Are you dealing with a crack in your garage floor? Garage floor cracks aren’t all the same. Some are merely unsightly, while others can indicate structural damage–but how can you tell which is which? In this article, we’ll review the most common causes of garage floor cracks, the difference between structural and non-structural cracks, how cracks in a garage floor are repaired, and more.
What Causes Cracks in a Concrete Garage Floor?
Cracks in a concrete garage floor are usually caused by shrinkage during the concrete curing process (non-structural cracks) or differential foundation settlement (structural cracks).
Cracks Caused Shrinkage During Concrete Curing
Non-structural cracks in a concrete garage floor are typically caused by shrinkage during concrete curing. Concrete shrinks as it dries and cures, and when it does, it can cause small cracks on the garage floor’s surface. These types of cracks are usually not a cause for concern, since they do not affect the structural integrity of the garage floor. They are often considered a normal part of the curing process.
Cracks Caused By Differential Foundation Settlement
Structural cracks in a concrete garage floor are usually caused by differential foundation settlement. In other words, the problem is not with the garage floor, but with the garage’s foundation. Differential foundation settlement occurs when the soil underneath a foundation compresses or shifts, causing the foundation to settle unevenly into the ground. The best way to explain differential settlement is via an illustration:
Differential settlement places a lot of stress on the floor and can cause it to crack. Structural cracks are serious because they indicate foundation damage.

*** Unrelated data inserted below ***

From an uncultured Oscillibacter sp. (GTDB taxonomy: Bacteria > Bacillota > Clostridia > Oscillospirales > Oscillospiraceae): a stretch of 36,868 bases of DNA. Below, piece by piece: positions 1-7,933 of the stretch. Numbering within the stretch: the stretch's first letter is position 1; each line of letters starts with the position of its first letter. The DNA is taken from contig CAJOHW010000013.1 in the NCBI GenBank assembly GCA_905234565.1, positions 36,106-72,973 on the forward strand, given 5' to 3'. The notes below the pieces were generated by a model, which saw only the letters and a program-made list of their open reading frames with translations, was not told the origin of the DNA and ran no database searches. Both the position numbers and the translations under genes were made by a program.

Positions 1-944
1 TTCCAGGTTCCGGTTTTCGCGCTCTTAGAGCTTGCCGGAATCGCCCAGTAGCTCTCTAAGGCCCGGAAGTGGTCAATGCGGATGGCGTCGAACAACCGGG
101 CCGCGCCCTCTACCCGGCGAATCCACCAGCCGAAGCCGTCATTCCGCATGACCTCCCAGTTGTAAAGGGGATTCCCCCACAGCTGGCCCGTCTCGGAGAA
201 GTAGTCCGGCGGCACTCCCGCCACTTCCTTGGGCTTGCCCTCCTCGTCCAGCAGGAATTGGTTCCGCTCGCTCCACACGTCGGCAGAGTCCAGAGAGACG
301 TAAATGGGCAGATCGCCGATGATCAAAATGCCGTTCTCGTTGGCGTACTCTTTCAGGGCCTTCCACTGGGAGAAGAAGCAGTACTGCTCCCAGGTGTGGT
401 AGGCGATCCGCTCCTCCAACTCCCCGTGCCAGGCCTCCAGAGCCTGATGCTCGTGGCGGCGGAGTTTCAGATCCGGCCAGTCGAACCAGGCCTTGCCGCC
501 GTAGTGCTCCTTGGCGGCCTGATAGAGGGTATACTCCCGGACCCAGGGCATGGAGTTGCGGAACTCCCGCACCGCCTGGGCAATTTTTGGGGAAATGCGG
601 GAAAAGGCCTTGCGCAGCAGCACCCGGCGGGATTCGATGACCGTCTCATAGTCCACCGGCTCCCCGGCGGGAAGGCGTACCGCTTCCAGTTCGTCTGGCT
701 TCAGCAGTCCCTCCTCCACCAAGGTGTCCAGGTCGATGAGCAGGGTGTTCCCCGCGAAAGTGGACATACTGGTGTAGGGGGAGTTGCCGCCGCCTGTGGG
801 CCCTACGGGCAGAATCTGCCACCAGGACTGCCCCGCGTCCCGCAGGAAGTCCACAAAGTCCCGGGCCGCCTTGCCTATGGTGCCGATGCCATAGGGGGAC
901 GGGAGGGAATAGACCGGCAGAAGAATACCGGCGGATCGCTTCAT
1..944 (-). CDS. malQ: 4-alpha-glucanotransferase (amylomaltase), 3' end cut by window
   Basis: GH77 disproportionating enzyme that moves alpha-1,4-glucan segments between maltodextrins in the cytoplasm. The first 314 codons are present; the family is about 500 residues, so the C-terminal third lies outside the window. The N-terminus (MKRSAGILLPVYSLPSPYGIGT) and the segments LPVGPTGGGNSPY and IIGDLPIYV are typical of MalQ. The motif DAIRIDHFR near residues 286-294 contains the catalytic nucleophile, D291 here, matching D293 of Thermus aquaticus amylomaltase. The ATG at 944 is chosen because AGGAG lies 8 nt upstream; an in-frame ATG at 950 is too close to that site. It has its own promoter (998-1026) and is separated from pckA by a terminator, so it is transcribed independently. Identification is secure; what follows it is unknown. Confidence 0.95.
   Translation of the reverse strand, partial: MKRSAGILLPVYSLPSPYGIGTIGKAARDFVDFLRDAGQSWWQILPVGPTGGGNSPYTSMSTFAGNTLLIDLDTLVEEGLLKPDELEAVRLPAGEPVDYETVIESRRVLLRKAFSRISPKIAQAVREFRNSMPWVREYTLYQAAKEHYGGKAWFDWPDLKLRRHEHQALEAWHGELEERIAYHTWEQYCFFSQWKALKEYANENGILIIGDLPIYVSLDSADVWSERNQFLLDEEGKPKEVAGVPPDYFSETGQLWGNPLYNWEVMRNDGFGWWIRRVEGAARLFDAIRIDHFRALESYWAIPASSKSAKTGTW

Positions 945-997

How to Determine the Cause of a Crack in a Concrete Garage Floor
While it can be challenging to determine the cause of a crack without professional assessment, some signs can help you decide whether or not it might be a structural problem.
How Wide Is the Crack?
If the crack is less than 1/8 inch, it’s likely a non-structural crack that is probably caused by shrinkage. As noted above, these cracks are generally cosmetic and won’t compromise the structural integrity of your garage floor. However, if the crack is wider than 1/8 inch, this may be a sign of a more serious issue.
Where Is the Crack Located?
Examine the location of the crack. If the crack is isolated and not near the edge of the garage floor, it may be a shrinkage crack. Cracks that extend across the width of the garage floor are likely structural in nature.
Is the Crack Getting Bigger?
Consider the progression of the crack. If the crack has remained the same size and shape for an extended period, it’s likely a shrinkage crack. However, if the crack has widened or multiple cracks are appearing, then it could be a sign of a more serious issue.
Is One Side of the Crack Higher than the Other?
These cracks are highly indicative of structural damage. Contact a professional right away and ask for an inspection.
To be safe, have a professional inspect the crack to determine the cause and provide you with the appropriate repair solution. It’s important to address structural issues promptly to avoid further damage and a more expensive repair.